Wellness Programs: Tell Us What You Think
Workplace wellness has become a $6 billion industry in the United States. After all, what company doesn't want to cut their health benefits bill? But do wellness programs actually save companies money? Our Square-Off panel had some polarizing views on the subject. Soeren Mattke says the RAND Wellness Programs Study, which included almost 600,000 employees at seven employers, showed that wellness programs are having little if any effect on health-care costs. Mattke, a RAND scientist, also say ..
No Affordable Care Act (ACA) provision enjoys more bipartisan support than the one that encourages employers to pay or fine employees based on their health and health behaviors. And both the House and the Senate are likely to pass the recently introduced “Preserve Employee Wellness Act” — and the president is likely to sign it.
Yet for all the corporate popularity of such wellness programs — many large companies now require employees to participate or else forfeit hundreds of dollars — support for them is the worst idea in the ACA. They damage employee morale, and even where employees don’t pay for noncompliance, the costs of wellness programs outweigh their savings.
That’s not only according to their opponents, but also some of their promoters — the Health Enhancement Research Organization and the Population Health Alliance. These two leading wellness advocacy groups convened a joint committee of 39 “subject matter experts” from 27 wellness vendors and health plans, which produced a free, downloadable, 88-page report ostensibly to justify wellness.
But upon a close reading of the report, the only area it suggests in which wellness programs clearly offer savings is “potentially preventable hospitalizations.” And it put the average gross annual savings at only about $12 per employee (see page 21 of the report). In other words, major corporations are subjecting millions of employees to demeaning weigh-ins and uncomfortable (and often inaccurate or misinterpreted) blood draws, all to save the price of lunch. And that’s before counting program fees, which the report pegs at $18 per employee (page 23 of the report), on top of many other costs (page 10).
Of course, the negative ROI could be justified if wellness programs led to employee health benefits. That brings to mind a program I offered when I was the CEO of a Nasdaq-listed company. Not only did it produce zero cost savings, but the incentives to make healthy food choices and participate in fitness programs were appreciated only by the (easily predicted) subset of employees who already valued their health. The others were not persuaded.
That’s an important point. While most wellness studies and vendors find that participants outperform nonparticipants in annual per-worker claims costs, that is caused not by the program itself but by separating the population into motivated and non-motivated people.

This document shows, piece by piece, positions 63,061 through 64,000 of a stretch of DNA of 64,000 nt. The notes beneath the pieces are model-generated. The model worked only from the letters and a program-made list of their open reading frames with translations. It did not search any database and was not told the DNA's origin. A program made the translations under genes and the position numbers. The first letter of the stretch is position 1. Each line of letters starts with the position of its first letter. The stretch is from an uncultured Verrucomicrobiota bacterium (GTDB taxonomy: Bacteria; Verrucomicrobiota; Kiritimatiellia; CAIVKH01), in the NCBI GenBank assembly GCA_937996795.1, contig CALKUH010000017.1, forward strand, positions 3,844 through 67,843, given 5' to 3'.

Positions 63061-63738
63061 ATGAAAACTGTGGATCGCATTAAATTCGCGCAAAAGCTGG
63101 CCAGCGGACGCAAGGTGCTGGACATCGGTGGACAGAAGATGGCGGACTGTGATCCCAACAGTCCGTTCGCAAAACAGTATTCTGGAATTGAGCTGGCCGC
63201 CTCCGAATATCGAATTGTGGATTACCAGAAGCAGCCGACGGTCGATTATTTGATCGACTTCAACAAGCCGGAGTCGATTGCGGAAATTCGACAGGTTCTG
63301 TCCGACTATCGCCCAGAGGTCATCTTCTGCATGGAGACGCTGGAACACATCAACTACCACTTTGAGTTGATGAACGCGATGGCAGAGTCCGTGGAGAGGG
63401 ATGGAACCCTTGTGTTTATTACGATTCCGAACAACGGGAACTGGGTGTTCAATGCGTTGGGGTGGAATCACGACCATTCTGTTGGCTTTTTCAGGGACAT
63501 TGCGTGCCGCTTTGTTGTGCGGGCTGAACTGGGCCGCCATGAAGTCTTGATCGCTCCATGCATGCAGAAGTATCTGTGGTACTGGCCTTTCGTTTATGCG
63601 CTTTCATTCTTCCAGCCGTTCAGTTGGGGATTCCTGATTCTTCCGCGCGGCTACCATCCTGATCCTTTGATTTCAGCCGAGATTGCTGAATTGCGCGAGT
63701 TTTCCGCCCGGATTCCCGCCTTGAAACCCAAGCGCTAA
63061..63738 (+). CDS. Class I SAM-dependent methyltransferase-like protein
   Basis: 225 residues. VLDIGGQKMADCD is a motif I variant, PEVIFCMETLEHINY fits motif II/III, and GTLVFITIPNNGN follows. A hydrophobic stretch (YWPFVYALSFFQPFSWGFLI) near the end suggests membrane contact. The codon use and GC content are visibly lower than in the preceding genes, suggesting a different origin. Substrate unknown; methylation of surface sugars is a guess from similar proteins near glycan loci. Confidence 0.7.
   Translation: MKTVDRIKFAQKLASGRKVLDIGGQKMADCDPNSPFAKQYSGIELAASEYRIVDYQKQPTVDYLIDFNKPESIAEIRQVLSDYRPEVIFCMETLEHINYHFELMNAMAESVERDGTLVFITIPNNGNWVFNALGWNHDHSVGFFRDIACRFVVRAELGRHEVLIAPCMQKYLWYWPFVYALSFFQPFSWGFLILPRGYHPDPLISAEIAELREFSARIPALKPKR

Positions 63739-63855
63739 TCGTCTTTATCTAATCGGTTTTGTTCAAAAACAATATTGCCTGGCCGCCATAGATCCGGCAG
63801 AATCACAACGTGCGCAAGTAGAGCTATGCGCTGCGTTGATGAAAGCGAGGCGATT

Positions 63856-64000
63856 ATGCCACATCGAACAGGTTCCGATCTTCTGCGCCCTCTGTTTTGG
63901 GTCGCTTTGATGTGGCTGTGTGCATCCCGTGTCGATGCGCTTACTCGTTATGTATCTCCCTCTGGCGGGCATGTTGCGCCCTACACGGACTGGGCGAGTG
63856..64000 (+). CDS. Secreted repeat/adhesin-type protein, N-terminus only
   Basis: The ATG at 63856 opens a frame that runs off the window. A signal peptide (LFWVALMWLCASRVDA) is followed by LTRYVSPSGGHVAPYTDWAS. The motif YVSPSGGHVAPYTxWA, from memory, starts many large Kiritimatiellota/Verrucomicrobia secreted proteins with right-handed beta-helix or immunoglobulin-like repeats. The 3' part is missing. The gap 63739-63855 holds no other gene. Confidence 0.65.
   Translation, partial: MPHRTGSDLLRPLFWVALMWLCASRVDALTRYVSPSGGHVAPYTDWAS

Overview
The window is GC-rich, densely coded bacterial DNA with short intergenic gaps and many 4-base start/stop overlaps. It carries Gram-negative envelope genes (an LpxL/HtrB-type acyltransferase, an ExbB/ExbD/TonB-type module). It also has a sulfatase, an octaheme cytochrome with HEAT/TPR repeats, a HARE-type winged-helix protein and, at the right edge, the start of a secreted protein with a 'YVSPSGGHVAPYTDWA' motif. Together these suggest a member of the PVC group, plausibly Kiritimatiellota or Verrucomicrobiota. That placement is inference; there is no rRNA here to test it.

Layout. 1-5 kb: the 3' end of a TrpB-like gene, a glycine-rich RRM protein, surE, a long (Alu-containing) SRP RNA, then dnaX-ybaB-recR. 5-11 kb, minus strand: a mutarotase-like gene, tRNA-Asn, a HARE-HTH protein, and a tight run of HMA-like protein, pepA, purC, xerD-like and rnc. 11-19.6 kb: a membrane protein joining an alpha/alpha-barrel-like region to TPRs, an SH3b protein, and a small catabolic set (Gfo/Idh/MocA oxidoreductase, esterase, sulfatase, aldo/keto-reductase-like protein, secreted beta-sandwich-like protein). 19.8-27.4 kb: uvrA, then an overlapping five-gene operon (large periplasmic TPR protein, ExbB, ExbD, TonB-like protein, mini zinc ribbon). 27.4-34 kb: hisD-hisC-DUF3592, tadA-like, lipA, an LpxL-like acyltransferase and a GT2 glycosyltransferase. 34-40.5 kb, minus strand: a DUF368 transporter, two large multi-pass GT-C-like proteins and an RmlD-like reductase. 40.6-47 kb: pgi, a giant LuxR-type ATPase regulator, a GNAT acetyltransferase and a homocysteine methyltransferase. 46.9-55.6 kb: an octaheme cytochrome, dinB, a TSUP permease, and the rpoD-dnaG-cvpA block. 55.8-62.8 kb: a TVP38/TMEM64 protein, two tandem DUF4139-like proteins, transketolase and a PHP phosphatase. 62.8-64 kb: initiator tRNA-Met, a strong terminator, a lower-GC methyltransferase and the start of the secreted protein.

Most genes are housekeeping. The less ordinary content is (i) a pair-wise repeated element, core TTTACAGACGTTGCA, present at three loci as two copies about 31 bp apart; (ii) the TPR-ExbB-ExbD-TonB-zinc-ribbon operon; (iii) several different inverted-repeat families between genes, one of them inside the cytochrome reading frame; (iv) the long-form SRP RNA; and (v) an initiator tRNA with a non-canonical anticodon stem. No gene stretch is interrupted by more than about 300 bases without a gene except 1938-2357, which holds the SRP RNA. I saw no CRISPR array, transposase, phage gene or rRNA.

Most studies and vendors also focus on high-risk people and then “demonstrate” that risks declined. That’s like taking 10 coins that are lying heads-up, flipping them, and taking credit for the ensuing 50% reduction in heads-up coins. University of Michigan professor Dee Edington, a leading authority on health-risk factors, has demonstrated a “natural flow of risk” in which a high-risk group’s risk factors tend to decline on their own over time, and vice versa. Yet most vendors count only the former when making claims of savings.
Also, consider the following:
- Wellness vendors market many health screens that the United States Preventive Services Task Force (USPSTF) recommends avoiding. In fact, much of the health advice they offer — including eating less cholesterol and more whole grains, buckling seat belts without a mention of texting while driving, and getting prostate and thyroid tests — is either irrelevant, outdated, wrong, or at least controversial.
- One leading insurer, Aetna, encourages employers to advise obese employees to take drugs that the Journal of the American Medical Association has published editorials against due to their hazards.
- Offering monetary incentives for losing weight incentivizes binging before the first weigh-in and crash-dieting before the last one, neither of which is healthy.
While it’s unfortunate that the single ACA provision garnering bipartisan consensus is badly misguided, the fact that neither party has staked its reputation on the success of wellness would make it easy to back off. A simple regulation that “wellness must do no harm” (as measured by the USPSTF) should encourage employers to replace wellness done to employees (via medicalizing the workplace) with wellness done for employees (via subsidized gym memberships, health education, and healthy cafeteria offerings).
Now there’s an idea that deserves bipartisan consensus.
Al Lewis is president of the Disease Management Purchasing Consortium.